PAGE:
I’m two paragraphs in and I’m still talking about the events taking place on Krypton. If it isn’t already entirely transparent- it went on for far too long.

Finally, when we get to the point that Lara and Jor-El are about to rocket their only son into space, Zod shows up just in time to engage in yet another battle with Jor-El, but before he can shank him, Jor-El kindly takes the time to point out the spaceship that contains his infant son and explain that it’s a spaceship that contains his infant son.

Really, man? Prior to this, Zod had NO IDEA that Jor-El had a kid, letalone a kid in a spaceship about to escape their doomed planet.

As a result of killing Russell Crowe and the elderly woman in the weird hat, General Zod and his comrades are brought to trial and consequently banished from the planet (yes, the very same planet that is literally seconds from blowing up). Why? To cling to trivial formality in the face of their imminent destruction? Because even the end of the world can’t stop the red tape? You’ll soon learn to not ask questions. Naturally, while he’s being encased in his, uh, solitary confinement rocket, he threatens Lara with a very villainy “I WILL FIND YOUR SON. I WILL FIND HIM!” and in response she merely sheds her hundredth single tear.

Honestly, he makes Daniel Day Lewis’ “milkshake” speech seem sapient in comparison.

By the time Krypton actually blew up I had to refrain from applauding.

#2. Pa Kent being A F#$%^&*! LUNATIC.

Listen, I understand the compulsion to protect one’s child (I have a dog). I get it. However, Kevin Costner’s Pa Kent took this very human inclination and took it to a whole other level.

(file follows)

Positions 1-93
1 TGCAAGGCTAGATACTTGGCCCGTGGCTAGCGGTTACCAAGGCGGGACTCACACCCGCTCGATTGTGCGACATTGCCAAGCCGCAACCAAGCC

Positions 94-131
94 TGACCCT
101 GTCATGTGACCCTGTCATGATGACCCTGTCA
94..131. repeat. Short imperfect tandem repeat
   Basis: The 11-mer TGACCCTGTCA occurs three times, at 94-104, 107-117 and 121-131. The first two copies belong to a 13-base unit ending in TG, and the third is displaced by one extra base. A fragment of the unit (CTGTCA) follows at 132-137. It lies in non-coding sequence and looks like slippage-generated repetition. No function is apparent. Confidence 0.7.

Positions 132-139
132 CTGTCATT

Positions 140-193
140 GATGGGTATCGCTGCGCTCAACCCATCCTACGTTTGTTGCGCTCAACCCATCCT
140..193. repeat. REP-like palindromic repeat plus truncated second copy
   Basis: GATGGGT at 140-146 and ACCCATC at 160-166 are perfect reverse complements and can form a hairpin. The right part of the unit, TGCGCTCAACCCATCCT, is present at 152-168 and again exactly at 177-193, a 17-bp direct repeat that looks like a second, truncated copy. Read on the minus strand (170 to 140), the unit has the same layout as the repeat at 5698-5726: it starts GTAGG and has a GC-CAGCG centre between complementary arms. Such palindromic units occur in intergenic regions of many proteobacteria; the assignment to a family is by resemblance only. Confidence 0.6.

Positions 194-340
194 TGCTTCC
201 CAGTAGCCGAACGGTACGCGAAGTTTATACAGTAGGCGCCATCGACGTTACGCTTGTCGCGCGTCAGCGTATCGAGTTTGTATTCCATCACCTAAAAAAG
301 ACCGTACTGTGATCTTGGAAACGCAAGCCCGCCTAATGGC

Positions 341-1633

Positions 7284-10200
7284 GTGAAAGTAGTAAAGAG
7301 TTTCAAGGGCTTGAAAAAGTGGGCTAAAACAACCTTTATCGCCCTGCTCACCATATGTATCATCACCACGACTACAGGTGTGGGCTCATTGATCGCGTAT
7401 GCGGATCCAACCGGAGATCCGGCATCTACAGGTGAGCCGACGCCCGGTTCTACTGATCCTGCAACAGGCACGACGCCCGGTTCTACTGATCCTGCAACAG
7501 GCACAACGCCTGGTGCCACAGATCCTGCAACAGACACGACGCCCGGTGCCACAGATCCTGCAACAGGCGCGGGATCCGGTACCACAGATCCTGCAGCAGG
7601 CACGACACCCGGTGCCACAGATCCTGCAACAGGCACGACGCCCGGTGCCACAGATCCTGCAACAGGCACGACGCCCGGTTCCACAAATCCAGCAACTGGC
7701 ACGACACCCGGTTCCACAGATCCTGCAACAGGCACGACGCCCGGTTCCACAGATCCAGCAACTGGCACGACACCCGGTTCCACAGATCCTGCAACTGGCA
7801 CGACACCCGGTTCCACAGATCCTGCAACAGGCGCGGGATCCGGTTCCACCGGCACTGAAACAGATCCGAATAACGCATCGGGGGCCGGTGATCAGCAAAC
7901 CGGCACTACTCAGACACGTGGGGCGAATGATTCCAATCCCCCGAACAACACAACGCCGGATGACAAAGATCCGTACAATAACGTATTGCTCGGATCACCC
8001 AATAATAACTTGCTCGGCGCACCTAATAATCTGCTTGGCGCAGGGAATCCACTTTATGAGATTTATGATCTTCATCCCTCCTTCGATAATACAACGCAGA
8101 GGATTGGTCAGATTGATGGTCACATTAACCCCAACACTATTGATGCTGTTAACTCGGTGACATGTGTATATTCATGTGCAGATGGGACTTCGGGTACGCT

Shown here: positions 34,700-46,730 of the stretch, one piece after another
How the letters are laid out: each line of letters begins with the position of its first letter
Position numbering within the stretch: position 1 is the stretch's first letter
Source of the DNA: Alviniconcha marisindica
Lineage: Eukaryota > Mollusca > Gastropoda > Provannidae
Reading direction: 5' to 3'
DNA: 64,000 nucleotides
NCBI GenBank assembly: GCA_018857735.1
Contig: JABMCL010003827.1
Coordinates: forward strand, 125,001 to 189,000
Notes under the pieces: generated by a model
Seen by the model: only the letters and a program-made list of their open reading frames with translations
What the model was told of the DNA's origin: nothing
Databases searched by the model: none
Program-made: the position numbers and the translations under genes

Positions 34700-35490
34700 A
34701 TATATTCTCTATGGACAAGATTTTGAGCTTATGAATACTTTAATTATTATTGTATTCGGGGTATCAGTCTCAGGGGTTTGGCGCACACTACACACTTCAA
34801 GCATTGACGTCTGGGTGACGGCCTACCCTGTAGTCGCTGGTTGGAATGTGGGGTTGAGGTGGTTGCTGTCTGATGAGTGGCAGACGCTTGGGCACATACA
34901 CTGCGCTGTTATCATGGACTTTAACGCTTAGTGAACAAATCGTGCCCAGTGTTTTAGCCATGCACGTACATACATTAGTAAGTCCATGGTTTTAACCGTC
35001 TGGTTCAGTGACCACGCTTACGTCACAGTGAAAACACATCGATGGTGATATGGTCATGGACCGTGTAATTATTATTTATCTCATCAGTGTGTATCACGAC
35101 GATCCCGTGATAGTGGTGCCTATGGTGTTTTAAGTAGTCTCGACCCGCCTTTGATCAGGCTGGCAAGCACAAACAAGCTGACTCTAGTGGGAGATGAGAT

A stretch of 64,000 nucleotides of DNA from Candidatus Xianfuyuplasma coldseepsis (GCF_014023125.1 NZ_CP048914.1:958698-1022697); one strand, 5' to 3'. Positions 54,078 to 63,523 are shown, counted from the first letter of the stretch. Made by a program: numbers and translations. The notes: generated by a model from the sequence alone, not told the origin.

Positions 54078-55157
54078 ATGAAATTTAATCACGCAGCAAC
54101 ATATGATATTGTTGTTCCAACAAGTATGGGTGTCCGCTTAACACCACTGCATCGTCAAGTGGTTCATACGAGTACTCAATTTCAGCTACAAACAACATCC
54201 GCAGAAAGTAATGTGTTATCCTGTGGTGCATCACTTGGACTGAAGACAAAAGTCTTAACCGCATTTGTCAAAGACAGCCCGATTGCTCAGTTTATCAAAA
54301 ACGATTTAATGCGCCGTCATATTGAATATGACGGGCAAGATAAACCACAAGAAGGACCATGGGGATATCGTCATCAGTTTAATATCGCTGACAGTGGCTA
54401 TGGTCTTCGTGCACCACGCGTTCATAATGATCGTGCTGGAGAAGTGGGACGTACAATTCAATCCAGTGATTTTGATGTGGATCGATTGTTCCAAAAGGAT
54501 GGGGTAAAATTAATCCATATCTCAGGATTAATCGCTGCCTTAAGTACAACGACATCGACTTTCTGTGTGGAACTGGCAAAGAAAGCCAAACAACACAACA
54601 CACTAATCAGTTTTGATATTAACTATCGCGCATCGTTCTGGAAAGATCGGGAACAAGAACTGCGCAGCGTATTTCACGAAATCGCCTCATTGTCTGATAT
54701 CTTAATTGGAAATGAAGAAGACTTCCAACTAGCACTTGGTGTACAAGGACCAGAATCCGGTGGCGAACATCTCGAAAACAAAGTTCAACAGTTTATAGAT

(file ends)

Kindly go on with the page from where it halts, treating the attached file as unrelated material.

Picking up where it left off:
After little Clark rescues his classmates (including Lana Lang) by pushing their school bus ashore after it has plunged into a pond, we find him at home, sitting outside dejectedly while inside the devout mother of one of his classmates brazenly berates Ma Kent. Her son saw what Clark did! It was an act of God! Instead of simply telling the woman to leave after firmly dismissing what anyone would consider an outlandish claim, Pa Kent meanders outside and tells Clark that he did the right thing and to not worry, because no matter what, his parents love him and will be there for him and-

Nope! He tells him that maybe he should have let his classmates die.

Yep. Pa Kent tells his pre-adolescent son that he should have simply allowed his classmates to drown in order to keep his secret carefully concealed for like, a few more years. You know, until he felt “ready” to become the man he was clearly intended to be.

That. Actually. Happened. In their efforts to present a more “real” and complex Jonathan Kent, they completely diminished his character in the comics, effectively lessening the importance of the role the Kents play in the formation of Clark Kent.